Joshua Glenn and Mark Kingwell, co-authors of The Idlers’ Glossary, examine the character of Leonard Timbrell in light of the modern “idler.”  Just as Leonard shocks Edwardian society by refusing to work and questioning the status quo, so the modern idler questions current work and social structures.  Indeed, “to be idle” in the philosophic tradition is not to reject work, but to contemplate—and perhaps redefine—the very nature of work itself.

Joshua Glenn is a Boston-based writer, editor, and semiotics analyst. In addition to co-authoring The Idler’s Glossary, he is the co-author or co-editor of Taking Things Seriously, The Wage-Slave’s Glossary, Significant Objects, and Unbored.  He is also a co-founder of the websites HiLoBrow, Significant Objects, and Semionaut.   In the 1990s, he edited the philosophy and pop-culture-themed Hermenaut, described by Michael Stutz of Wired as “a scholarly journal minus the university, a sounding board for thinking folk who operate outside the ivory tower.” Glenn has a master’s degree in teaching from Boston University.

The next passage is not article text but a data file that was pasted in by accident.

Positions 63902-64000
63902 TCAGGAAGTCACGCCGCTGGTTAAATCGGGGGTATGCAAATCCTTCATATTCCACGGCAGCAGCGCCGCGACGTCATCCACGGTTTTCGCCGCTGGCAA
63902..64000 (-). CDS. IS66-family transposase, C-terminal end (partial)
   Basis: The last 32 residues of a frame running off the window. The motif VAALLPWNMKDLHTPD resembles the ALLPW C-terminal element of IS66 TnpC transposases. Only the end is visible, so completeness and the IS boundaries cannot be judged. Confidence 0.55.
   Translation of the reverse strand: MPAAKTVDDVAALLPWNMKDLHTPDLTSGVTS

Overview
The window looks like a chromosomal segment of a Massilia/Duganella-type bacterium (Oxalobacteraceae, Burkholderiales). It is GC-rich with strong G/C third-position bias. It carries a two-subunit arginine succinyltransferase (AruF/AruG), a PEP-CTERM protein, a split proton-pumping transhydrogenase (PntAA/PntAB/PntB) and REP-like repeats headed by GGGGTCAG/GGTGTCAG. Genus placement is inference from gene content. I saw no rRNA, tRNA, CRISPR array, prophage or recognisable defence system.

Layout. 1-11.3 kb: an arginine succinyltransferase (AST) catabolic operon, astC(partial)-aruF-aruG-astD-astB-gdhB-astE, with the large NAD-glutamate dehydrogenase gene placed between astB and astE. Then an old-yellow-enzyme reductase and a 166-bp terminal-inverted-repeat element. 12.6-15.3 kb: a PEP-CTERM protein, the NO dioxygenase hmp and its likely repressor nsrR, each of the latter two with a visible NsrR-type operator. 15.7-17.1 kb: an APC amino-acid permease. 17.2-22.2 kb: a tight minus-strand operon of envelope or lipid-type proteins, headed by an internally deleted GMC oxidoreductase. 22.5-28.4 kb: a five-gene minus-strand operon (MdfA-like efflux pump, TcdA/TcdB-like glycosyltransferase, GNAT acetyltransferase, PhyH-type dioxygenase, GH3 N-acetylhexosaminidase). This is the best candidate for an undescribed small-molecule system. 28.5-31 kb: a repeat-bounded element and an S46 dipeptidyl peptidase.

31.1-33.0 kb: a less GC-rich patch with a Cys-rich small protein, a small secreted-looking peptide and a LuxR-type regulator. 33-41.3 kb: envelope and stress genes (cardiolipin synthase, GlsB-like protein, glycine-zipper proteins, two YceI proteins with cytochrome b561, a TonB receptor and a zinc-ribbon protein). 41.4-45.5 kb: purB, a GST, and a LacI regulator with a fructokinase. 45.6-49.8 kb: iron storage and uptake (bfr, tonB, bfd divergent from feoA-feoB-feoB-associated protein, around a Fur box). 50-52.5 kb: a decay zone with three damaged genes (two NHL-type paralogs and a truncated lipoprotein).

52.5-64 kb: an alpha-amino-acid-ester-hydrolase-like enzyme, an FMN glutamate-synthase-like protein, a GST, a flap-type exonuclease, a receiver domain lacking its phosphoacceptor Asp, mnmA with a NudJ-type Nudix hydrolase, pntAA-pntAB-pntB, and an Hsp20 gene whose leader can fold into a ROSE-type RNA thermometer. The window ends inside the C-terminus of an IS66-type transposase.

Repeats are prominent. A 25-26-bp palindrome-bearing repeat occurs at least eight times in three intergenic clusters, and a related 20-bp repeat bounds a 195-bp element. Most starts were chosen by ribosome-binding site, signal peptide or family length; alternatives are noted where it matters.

Mark Kingwell is a professor of philosophy at the University of Toronto. As a philosopher, he has focused on questions of social obligation and the role of citizenship in maintaining a just and democratic society. He is the author of several books, including Glenn Gould, Opening Gambits, Concrete Reveries, Nearest Thing to Heaven, Nothing for Granted, The World We Want, and Better Living. He is also co-editor of Rites of Way: The Politics and Poetics of Public Space.  He has won the Spitz Prize for political theory, the Drummer-General’s Award for non-fiction, and national magazine awards for his essays and columns.  Dr. Kingwell holds a Ph.D and MPhil from Yale University.

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